Music Reviews
1:59 pm
Fri October 26, 2012

George Cables: A Heartfelt Tribute To His 'Muse'

Saxophonist Art Pepper called George Cables his favorite pianist.
Courtesy of the artist

Originally published on Fri October 26, 2012 2:43 pm

In the 1970s and '80s, George Cables was the pianist of choice for saxophonists Dexter Gordon and Art Pepper; Pepper called him his favorite pianist.

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Music Interviews
1:22 pm
Fri October 26, 2012

'Moogfest' Celebrates The Synthesis Of New Sounds

Bob Moog, namesake of the annual Moogfest music festival in Asheville, N.C.
Courtesy of the Bob Moog Foundation

Originally published on Thu November 8, 2012 9:53 pm

This interview was originally broadcast on Feb. 28, 2000.

Follow NPR's All Songs Considered (@allsongs) this weekend for reports and photos from the 2012 Moogfest. Check NPR Music next week for concert recordings from the festival and explore our 2011 archive here.

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Books
1:08 pm
Fri October 26, 2012

The SciFri Book Club Falls For Mr. Feynman

Transcript

IRA FLATOW, HOST:

Time for our monthly meeting of the SCIENCE FRIDAY Book Club. Here with me are SCIENCE FRIDAY's multimedia editor, Flora Lichtman, and our senior producer, Annette Heist. And this month we have the physics - physics on our to-do list, right? A classic book by Richard Feynman, Annette?

ANNETTE HEIST, BYLINE: That's right. It is called "Surely You're Joking, Mr. Feynman!: Adventures of a Curious Character."

FLATOW: How did we pick that one?

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Digital Life
1:05 pm
Fri October 26, 2012

In Twitter We Trust: Can Social Media Sway Voters?

Transcript

IRA FLATOW, HOST:

This is SCIENCE FRIDAY. I'm Ira Flatow. There it was in big, bold type on the Fox News website, how Twitter may have tipped the election for Romney. A column written by Juan Williams, who points out that Twitter reported there were, quote, a whopping 10.3 million tweets during the first debate, unquote.

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Mental Health
1:03 pm
Fri October 26, 2012

Plunging Into the Science of BASE Jumping

Transcript

IRA FLATOW, HOST:

Up next, time for our Video Pick of the Week. Flora Lichtman, our multimedia editor is here.

Hi, Flora.

FLORA LICHTMAN, BYLINE: Hi, Ira.

FLATOW: You have a super-duper, super-duper this week.

LICHTMAN: Yes, and we have one of our listeners to thank. It is about - this week's video is about humans who fly.

FLATOW: Humans who - well, you get in the plane and you fly.

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Science
1:03 pm
Fri October 26, 2012

Medusa's Gaze And Vampire's Bite

Transcript

(SOUNDBITE OF SPOOKY MUSIC AND HOWLING)

IRA FLATOW, HOST:

Next up, the science of monsters. Like most myths, there are some real-world phenomena behind the stories. Take vampires, for example. Let me read you a passage from Bram Stoker's "Dracula," where Professor Van Helsing describes the monster.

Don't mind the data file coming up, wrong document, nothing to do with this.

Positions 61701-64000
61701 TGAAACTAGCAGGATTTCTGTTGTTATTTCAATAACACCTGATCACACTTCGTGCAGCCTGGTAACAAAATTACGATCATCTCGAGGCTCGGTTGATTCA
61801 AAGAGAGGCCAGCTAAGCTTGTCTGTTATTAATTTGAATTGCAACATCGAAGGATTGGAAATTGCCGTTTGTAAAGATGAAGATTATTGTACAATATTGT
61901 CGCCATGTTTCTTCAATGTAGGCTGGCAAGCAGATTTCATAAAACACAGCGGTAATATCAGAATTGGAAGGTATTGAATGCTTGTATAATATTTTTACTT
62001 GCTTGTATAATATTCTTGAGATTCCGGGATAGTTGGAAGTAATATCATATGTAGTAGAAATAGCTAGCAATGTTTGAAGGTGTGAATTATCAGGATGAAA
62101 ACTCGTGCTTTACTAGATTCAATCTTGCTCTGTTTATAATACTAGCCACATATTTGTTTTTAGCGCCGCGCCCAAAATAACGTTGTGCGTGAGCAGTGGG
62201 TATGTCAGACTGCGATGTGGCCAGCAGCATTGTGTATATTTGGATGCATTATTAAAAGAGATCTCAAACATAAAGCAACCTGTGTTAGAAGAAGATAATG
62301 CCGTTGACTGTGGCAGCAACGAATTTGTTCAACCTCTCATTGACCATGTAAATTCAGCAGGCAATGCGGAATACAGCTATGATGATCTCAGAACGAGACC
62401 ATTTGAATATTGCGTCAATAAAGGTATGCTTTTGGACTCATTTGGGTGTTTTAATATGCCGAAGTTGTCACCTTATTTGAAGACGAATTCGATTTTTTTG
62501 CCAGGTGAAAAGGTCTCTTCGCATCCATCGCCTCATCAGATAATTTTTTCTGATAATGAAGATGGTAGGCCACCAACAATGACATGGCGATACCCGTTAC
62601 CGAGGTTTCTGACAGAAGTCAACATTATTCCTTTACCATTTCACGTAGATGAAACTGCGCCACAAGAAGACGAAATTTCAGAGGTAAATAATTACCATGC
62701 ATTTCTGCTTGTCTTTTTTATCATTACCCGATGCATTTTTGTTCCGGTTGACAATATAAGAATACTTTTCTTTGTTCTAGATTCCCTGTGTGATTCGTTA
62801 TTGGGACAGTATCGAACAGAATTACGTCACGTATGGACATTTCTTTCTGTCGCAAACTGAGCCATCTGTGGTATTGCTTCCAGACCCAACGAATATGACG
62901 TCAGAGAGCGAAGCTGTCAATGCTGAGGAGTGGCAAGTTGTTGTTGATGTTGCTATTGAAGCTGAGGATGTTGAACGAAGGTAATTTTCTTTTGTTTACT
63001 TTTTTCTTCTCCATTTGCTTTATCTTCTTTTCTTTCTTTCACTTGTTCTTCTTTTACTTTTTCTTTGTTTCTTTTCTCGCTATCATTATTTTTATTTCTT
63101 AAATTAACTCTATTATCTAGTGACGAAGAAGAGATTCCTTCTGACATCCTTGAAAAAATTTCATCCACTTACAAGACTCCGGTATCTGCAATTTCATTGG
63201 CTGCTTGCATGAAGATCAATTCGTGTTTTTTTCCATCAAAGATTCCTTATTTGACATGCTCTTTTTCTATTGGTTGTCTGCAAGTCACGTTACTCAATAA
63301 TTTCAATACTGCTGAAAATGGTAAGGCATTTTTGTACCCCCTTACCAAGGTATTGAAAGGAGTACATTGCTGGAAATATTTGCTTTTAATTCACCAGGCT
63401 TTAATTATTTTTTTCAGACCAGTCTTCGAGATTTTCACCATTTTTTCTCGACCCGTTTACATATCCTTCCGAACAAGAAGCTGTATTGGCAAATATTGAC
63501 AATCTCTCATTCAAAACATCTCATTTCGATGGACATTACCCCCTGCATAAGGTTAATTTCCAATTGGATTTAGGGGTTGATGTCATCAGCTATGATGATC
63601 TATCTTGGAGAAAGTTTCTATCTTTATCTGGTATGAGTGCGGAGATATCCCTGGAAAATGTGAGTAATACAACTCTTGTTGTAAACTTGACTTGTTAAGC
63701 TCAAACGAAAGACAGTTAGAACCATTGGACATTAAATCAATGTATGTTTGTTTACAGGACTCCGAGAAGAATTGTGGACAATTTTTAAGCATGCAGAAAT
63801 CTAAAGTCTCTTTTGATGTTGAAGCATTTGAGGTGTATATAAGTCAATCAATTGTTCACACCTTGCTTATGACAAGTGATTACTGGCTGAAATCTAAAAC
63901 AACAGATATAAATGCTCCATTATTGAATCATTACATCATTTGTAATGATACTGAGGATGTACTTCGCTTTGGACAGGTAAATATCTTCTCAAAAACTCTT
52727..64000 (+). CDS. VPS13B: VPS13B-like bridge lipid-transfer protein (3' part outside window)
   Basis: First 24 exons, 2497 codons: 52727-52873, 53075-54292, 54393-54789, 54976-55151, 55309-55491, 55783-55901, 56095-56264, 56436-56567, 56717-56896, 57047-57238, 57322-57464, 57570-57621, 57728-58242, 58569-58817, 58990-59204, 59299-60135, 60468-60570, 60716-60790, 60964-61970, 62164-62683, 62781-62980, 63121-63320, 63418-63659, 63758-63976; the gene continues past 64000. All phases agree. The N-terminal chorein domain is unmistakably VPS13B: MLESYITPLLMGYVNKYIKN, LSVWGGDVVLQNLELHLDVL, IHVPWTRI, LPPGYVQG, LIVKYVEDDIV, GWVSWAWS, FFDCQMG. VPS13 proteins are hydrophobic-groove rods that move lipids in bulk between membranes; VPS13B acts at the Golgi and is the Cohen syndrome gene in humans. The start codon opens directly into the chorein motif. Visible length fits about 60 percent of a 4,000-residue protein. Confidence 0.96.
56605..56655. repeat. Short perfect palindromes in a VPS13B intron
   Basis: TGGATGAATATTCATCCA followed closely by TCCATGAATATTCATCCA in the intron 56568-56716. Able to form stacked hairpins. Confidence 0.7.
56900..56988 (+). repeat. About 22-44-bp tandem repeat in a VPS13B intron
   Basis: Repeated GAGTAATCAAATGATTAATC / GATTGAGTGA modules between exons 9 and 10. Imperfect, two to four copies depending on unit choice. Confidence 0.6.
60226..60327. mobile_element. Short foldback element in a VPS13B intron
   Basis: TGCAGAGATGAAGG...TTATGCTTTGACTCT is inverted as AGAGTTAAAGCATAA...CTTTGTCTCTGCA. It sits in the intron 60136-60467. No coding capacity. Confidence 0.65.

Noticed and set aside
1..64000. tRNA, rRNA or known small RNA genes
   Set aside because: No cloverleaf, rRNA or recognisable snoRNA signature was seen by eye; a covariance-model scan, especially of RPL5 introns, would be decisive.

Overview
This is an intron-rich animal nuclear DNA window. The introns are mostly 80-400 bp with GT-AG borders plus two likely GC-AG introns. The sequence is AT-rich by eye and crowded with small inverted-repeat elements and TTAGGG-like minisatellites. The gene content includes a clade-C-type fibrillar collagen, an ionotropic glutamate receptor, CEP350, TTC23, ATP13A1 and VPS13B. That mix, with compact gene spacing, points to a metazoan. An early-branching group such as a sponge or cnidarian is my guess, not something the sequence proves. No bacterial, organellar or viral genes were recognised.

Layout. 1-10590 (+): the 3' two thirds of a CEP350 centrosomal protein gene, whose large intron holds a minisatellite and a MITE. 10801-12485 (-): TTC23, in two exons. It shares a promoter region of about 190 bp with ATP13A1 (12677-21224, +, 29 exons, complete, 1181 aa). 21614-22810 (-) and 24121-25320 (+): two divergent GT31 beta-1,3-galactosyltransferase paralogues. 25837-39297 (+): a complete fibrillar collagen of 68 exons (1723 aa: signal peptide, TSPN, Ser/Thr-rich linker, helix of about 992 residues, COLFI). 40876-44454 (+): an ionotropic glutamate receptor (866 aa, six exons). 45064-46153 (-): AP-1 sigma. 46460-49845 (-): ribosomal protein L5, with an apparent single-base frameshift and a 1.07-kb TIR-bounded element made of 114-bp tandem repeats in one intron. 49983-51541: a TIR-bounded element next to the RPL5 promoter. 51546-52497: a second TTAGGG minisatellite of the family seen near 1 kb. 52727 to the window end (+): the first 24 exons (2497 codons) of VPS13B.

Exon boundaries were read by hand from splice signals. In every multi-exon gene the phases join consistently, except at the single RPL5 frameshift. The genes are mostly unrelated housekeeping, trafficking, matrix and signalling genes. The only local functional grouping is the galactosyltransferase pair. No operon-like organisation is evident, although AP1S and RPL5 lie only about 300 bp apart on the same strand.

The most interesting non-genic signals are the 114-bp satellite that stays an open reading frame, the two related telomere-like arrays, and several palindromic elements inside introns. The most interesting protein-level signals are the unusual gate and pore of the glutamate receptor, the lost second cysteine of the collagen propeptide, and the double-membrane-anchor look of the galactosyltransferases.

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The Spark
12:37 pm
Fri October 26, 2012

Who Needs A Middle Finger Anyway?

Courtesy of: Mark Cline and EnchantedCastleStudios.com

Artist/showman Mark Cline lost a digit (but did get it back) while making a giant Yogi Bear statue. On The Spark, WMRA's art guy Terry Ward asks Mark about his recent ups and downs --including a museum show and a show at WMRA's art space

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NPR Story
12:37 pm
Fri October 26, 2012

Scared To Death... Literally

Originally published on Fri October 26, 2012 1:03 pm

Earthquakes, terrorist attacks and muggings have all scared people to death. Sporting events, too, sometimes cause frenzied fans to drop dead. Neurologist Martin Samuels of Brigham and Women's Hospital explains how positive or negative excitement can lead to a heart-stopping surge of adrenaline.

The Salt
12:37 pm
Fri October 26, 2012

Citing Food Safety Risks, Kroger Chain Calls It Quits On Sprouts

Red clover sprouts are pretty, but they and other sprouts have been linked to too much foodborne illness for major grocers to continue carrying them.
Stephanie Phillips iStockphoto.com

Sprouts have taken one step closer to culinary oblivion, with the big grocery chain Kroger saying that as of this week, it's banishing sprouts from its 2,425 stores because they pose too big a food safety risk.

The crunchy green microplants have long been touted as raw food chock full of nutrients. But that very freshness is also why they've caused more than 54 disease outbreaks since 1990, including a mega-outbreak of E. coli in Germany in 2011 that killed 53 people.

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Around the Nation
12:01 pm
Fri October 26, 2012

Genius Fellow: Tackling Poverty Takes Creativity

Transcript

CELESTE HEADLEE, HOST:

Now, we turn from a story about privilege to one about poverty. Forty-six million Americans now live with poverty. That's according to the latest figures available from the Census Bureau and, while the poor have been talked about on the campaign trail, how often have they been talked with?

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